Accompanying each unit are video case studies that describe current, on-going research programs. Together, these case studies represent a fair cross section of the current “state of the art” in environmental science research. Designed to provoke curiosity and give a human face to many of the issues raised in the units, these videos will motivate and stimulate students to explore the themes through further readings and discussion.
Five interactive web simulations also reinforce the concepts we introduce, as well as teach about modeling environmental systems by providing opportunities to manipulate and experiment with natural systems.
The list of systems thinking skills is extensive and diverse, but mostly comprises the ability to see circular cause effect relations and the ability to synthesize elements to reveal a system’s structure. Specific systems thinking skills include: the ability to understand how the behavior of a system arises from the interaction of its agents over time (i.e. dynamic complexity); discover and represent feedback processes (both positive and negative) hypothesized to underlie observed patterns of system behavior; identify stock and flow relationships; recognize delays and understand their impact; identify nonlinearities; recognize and challenge the boundaries of mental (and formal) models. A number of evaluative testing studies have attempted to link systems thinking/system dynamics education with important skills such as efficient communication, planning, problem solving, and organizational development skills. (Molina and Medina-Borja 2006)
Expected Course Outcomes
Students will have a better understanding of:
- Learning how to learn and meaningful learning
- a systems approach to environmental science content
- how scientists conduct field and laboratory investigations in environmental science
- attitudes, values and beliefs related to environmental science content
- how to use concept mapping to organize content and think deeper and clearly about environmental science
- learning by doing; discussion and critical feedback
- develop relational and critical thinking skills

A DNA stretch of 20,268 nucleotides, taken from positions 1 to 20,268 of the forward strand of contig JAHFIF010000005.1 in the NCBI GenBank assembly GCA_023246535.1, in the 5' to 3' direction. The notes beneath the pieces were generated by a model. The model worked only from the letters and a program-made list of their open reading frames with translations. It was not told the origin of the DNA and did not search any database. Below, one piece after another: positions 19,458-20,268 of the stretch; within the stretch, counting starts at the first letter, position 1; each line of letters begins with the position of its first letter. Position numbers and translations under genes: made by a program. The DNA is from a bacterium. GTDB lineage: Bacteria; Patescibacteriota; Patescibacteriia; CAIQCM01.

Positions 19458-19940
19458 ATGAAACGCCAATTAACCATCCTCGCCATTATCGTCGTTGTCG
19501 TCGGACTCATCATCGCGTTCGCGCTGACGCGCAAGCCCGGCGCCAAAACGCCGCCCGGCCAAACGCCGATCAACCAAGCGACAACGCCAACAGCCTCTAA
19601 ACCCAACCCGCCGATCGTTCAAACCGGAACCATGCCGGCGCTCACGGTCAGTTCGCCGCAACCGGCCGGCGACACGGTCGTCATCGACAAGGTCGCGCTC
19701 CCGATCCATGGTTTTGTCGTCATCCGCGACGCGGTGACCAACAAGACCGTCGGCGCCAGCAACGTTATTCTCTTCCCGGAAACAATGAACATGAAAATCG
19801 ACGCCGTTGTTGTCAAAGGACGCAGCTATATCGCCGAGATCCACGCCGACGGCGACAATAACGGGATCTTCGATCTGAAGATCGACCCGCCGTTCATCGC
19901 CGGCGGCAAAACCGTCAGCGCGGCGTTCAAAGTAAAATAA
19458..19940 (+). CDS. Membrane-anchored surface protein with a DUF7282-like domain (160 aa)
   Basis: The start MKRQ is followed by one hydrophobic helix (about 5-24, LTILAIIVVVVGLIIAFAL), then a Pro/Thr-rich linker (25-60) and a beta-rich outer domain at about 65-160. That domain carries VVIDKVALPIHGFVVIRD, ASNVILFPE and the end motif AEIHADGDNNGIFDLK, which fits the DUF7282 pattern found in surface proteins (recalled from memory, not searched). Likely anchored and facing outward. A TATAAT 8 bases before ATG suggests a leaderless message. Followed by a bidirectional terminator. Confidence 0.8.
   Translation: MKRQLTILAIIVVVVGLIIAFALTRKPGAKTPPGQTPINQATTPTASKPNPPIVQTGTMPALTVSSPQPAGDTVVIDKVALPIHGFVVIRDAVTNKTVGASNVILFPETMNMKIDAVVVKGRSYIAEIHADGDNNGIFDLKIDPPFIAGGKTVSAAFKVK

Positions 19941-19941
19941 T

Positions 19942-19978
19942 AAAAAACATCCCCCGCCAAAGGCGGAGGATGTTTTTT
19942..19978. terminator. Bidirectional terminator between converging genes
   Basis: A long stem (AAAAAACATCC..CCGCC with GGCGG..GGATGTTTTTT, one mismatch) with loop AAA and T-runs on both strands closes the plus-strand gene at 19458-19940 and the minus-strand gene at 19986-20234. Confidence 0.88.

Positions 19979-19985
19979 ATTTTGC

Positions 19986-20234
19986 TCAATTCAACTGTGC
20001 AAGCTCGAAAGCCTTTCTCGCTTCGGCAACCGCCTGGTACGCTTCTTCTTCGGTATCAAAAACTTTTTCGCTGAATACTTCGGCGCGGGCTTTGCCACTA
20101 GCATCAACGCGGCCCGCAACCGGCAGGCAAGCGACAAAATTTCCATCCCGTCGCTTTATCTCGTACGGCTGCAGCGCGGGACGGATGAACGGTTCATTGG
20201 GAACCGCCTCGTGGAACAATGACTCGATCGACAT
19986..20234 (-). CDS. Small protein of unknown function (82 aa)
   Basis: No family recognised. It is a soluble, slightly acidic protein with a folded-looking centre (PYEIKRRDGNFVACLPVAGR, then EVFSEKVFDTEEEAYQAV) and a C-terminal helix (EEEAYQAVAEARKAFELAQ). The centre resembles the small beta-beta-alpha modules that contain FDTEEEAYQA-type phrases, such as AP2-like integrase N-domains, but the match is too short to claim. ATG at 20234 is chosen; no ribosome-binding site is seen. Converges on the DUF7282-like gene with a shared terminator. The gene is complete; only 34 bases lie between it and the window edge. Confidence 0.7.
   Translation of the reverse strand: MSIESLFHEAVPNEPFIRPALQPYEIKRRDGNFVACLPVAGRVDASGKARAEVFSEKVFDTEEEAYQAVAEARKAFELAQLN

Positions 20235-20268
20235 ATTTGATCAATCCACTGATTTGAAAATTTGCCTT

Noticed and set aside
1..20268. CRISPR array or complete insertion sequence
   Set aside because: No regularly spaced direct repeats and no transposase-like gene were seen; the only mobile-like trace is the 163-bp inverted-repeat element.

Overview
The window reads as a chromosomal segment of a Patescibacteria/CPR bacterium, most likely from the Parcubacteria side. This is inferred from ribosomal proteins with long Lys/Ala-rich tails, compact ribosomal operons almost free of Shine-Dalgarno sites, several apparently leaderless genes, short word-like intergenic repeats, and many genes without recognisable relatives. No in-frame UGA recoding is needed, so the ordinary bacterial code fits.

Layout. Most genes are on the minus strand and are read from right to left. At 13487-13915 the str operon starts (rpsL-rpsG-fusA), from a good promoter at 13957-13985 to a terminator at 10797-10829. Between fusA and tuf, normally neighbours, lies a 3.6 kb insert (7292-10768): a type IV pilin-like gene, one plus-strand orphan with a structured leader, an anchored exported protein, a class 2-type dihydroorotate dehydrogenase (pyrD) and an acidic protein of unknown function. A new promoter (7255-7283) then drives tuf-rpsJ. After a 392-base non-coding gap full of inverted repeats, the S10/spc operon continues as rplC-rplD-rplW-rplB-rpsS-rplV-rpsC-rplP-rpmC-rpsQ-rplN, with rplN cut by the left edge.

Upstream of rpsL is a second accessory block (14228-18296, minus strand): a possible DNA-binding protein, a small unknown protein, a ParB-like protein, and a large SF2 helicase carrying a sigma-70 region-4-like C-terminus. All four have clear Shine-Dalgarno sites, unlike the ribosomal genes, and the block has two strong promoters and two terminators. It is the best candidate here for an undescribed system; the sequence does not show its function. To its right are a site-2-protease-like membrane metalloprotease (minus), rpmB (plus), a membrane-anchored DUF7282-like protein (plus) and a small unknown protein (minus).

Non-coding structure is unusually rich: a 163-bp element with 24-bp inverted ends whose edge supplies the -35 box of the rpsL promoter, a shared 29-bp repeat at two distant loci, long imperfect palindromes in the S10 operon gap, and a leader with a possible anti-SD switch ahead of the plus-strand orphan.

- how to use the Vee diagram to analyze scientific investigations in environmental science
- how concept maps and Vee diagrams promote meaningful learning
- teaching concept mapping and Vee diagraming to your students
- the value of concept mapping in learning how to learn
- the value of Vee diagrams in learning how to learn
- the value of a systems approach to environmental science
- importance of meaningful learning in environmental science
- value of higher order learning (application, analysis, synthesis, evaluation) in learning environmental science systems approach
- value of concept mapping and Vee diagrams in teaching for meaningful learning
- Students are expected to decide environmental science topics of their own choice and work in small groups
- Each class will focus on a section of the Habitable Planet; concept mapping the text and Vee diagraming the Scientific Investigations of each video
- There will be some small leactures but most of the class time will be about doing concept mapping of the environmental science content and Vee diagraming the research associated with each topic.
- Students in this class will prepare a concept map of a selected environmental science topic and present the map to the class
- Students will construct a Vee diagram of a unique research project related to the environmental science topic in their concept map
- The grade for the course is based on module reflections including both modules (50%), the final concept map of your unique environmental science topic (25%) and unique Vee diagram (25%)